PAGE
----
The Long-Sleeved Skater TeeWith bike shorts or denim cut-offs, this will become a vital part of your weekend uniform.
Statement JeansIf we’re talking menswear, we’re talking Raf Simons, and as a fan of the 1981 film Christiane F., these jeans are the perfect excuse to go a little punk this summer. (And, yes, black jeans are a year-round staple).
Melodramatic purple adds sophistication and visual interest to any space. Image: Elad Gonen
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Millennial pink has had its day. The warm shade shaped a number of decor trends in 2017. 2017 is over, though, and the new year is bringing hot new hues. One of the hottest is actually a cool, calming color. If you haven’t already been exposed to melodramatic purple, let us introduce you.
This color started its climb to the top just recently. The name “melodramatic purple” came into the spotlight in August of last year, when Lorde stepped onto the red carpet in a dress of this color. Now, it’s cropping up as a go-to shade for fashionistas and interior decorators. Why?
Melodramatic purple replaces the youthful vibes of millennial pink with sophistication and subtlety. While the pink was ideal for accent pieces and pops of color, this chic purple stands in for neutrals and shines when featured in major design pieces. Let’s take a look at a few ways you can incorporate melodramatic purple into your home decor.
Melodramatic purple yard decor
Decorating your outdoor spaces can be challenging. You want them to feel fun and fresh, but you also need to consider colors that can hold up when exposed to the elements. Fortunately, this year’s favorite purple can come to the rescue. Because melodramatic purple is already a soft hue, it doesn’t change much as it fades in the sun. It’s an ideal color for any outdoor upholstery and umbrellas.
Or, if you’re looking for a more natural way to incorporate this trending shade, grow it. Lavender bushes thrive with infrequent watering, making them ideal for black thumbs and water-conscious gardeners alike. Mexican sage is another low-maintenance way to add splashes of purple to your yard.
Purple blooms keep your yard looking fresh without overwhelming it with color. Image: Peter A. Sellar
Melodramatic purple curtains
If you’re attracted to melodramatic purple but don’t want to be married to it forever, turn to your curtains. The changing season is a great time to swap out your window coverings and refresh your home. Add purple curtains to your dining room to give the space a luxurious feel. Remember, purple is the color of royalty. The soft touch of this drapery swap will make your space feel lush and inviting, even as it adds an air of sophistication.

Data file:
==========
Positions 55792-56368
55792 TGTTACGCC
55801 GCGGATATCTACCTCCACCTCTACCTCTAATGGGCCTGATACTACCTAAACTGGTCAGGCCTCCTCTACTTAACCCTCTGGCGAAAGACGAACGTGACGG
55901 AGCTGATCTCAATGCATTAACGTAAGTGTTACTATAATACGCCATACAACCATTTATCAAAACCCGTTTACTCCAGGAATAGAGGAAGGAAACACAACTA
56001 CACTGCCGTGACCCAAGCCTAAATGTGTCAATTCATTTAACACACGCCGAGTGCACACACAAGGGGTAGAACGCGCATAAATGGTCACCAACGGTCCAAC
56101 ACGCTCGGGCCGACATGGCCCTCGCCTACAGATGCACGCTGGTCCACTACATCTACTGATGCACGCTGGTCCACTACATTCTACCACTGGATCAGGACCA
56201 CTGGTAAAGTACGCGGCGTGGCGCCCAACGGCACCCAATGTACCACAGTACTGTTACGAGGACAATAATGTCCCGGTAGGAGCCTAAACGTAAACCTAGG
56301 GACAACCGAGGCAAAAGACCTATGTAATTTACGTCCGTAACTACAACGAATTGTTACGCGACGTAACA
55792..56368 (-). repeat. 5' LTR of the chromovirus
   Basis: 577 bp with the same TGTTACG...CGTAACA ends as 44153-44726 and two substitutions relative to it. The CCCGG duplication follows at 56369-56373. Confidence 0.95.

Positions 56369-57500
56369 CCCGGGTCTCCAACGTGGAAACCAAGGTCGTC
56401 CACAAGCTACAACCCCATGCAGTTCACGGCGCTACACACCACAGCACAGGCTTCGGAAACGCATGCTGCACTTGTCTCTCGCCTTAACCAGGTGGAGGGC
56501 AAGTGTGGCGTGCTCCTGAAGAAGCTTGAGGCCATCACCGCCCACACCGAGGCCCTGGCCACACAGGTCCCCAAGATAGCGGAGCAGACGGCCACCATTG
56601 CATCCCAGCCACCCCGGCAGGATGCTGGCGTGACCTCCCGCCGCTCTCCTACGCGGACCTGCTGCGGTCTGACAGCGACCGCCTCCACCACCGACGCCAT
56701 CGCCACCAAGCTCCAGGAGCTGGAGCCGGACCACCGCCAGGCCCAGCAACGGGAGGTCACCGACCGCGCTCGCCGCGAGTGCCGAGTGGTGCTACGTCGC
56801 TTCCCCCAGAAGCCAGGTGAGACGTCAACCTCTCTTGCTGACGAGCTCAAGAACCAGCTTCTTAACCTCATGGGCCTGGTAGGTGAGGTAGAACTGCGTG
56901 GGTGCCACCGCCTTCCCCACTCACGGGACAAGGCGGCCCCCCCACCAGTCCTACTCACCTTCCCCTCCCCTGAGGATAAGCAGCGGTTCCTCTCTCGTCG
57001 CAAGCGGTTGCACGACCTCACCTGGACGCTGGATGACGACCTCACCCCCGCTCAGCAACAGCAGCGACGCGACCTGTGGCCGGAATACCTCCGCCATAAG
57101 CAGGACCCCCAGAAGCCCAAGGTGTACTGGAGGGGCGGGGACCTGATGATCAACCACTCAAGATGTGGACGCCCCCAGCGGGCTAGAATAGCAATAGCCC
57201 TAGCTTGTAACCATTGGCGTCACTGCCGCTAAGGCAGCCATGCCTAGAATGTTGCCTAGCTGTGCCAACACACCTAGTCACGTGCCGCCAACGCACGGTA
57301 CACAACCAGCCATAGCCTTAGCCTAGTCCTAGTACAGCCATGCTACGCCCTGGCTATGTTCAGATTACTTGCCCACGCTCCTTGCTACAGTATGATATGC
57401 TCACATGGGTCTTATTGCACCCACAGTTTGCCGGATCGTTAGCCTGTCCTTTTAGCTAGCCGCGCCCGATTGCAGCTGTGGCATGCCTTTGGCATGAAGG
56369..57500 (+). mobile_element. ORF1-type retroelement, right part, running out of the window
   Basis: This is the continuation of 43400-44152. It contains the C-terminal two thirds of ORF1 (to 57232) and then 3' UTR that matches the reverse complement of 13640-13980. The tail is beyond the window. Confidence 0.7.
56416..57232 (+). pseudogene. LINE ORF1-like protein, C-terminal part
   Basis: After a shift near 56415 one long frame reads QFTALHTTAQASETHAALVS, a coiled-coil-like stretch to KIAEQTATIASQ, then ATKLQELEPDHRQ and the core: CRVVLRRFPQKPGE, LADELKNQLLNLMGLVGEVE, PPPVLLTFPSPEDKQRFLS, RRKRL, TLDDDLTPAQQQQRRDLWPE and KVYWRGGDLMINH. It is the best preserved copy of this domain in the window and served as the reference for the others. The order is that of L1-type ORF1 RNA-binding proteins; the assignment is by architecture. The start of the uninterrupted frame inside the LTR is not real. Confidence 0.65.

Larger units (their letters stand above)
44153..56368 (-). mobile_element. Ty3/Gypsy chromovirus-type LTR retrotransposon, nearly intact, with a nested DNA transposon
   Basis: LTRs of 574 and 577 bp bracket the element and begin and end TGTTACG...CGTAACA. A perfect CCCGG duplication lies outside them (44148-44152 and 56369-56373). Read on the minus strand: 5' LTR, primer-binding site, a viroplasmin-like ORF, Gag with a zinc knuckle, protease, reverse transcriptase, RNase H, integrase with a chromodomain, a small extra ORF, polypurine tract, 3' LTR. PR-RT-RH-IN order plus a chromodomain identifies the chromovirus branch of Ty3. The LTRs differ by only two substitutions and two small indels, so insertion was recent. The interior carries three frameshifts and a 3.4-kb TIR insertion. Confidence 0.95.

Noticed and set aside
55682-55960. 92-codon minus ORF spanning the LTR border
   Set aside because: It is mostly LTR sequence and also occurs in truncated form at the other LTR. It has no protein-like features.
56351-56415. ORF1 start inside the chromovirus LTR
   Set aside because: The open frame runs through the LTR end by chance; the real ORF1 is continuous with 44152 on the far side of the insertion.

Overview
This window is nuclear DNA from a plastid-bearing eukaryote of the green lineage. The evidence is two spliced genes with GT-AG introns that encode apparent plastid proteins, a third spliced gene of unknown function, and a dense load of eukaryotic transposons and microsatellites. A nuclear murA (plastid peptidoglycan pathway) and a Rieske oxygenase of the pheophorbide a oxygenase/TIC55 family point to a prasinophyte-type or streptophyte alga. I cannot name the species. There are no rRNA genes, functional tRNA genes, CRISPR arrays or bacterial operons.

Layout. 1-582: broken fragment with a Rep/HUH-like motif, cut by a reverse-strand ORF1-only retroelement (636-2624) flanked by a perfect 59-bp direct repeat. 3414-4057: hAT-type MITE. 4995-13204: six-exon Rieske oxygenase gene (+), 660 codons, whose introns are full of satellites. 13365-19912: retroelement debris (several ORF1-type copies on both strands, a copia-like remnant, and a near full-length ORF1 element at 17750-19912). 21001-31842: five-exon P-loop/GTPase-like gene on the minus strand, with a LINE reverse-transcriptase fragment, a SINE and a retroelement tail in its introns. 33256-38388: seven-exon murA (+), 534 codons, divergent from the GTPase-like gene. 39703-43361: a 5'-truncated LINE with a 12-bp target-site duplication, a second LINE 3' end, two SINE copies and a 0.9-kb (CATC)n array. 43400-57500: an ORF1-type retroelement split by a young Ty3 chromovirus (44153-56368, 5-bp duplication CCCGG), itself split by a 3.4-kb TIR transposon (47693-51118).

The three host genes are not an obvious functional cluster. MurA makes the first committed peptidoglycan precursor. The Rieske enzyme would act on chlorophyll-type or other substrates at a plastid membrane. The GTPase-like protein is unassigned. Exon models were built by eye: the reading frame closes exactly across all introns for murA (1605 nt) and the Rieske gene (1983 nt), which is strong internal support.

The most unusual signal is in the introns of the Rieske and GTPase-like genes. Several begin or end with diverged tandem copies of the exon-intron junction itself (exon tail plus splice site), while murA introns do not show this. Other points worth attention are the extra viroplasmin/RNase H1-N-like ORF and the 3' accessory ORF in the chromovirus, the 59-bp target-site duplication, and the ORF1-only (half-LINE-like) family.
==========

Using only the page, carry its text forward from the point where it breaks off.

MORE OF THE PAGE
This curtain swap is also ideal for rooms where you want to add a sense of calm, like a nursery or office. If you’re feeling frazzled sitting at your desk, this soothing hue can help you recenter.
Add a sense of calm and softness to any space with curtains in this color. Image: D’Apostrophe Design
Melodramatic purple furniture
Even if you find an affordable piece of furniture, there’s still the time-investment factor. There are many choices to consider: shape, size and fabric. Statement couches in vibrant hues are fun and add a notable design element, but will you get sick of the color?
Melodramatic purple provides a happy middle ground between the same-old neutrals and high-saturation hues that could go out of style. The mellow but interesting color adds a cosmopolitan touch to any living area without overwhelming the space.
Melodramatic purple is making its mark on the design and fashion world. When you incorporate it into your home, you’ll not only be on-trend, you’ll also work an interesting but balanced shade with staying power into your decor.
How will you use melodramatic purple in your home? Let us know in the comments.
Corporate giving programs
are an increasingly central part of social impact
efforts by businesses across the world. Employees want to give back, and companies are making that ever easier with tools like automatic payroll deductions, matching gifts and crowdfunding campaigns. Modern approaches have made donating more convenient for employees, which spurs greater spikes in overall giving.
Year-round donations, e.g., payroll deduction or monthly giving, are desired and provide consistent support.
Providing complete donor contact data is key to relationship building and stewardship.
Giving via a platform that is user-friendly for both donor and nonprofit
Let’s be clear: how you give matters.
The most direct and cost-efficient route that donations take from giver to recipient is the goal. “No matter how you donate, nonprofits always incur a cost for processing donations, recording donor information, preparing tax receipts, and other administrative costs,” said Jim Starr, President and CEO, America’s Charities. “But some donation methods cost nonprofits more than others.”
Starr notes that workplace giving sometimes costs as low as 4% of the donation, often covered by companies so that 100% of an employee’s donation goes to charity, making it one of the most cost-efficient ways to support nonprofits. On top of that, companies often offer to match employee donations, allowing donors to double the charity’s impact. Compare that to credit card, PayPal, and check donations, which usually cost between 15-30% of a donation, or gifts made through a charity’s fundraising event, which costs nearly 50% (!)
The form of your gift matters, too.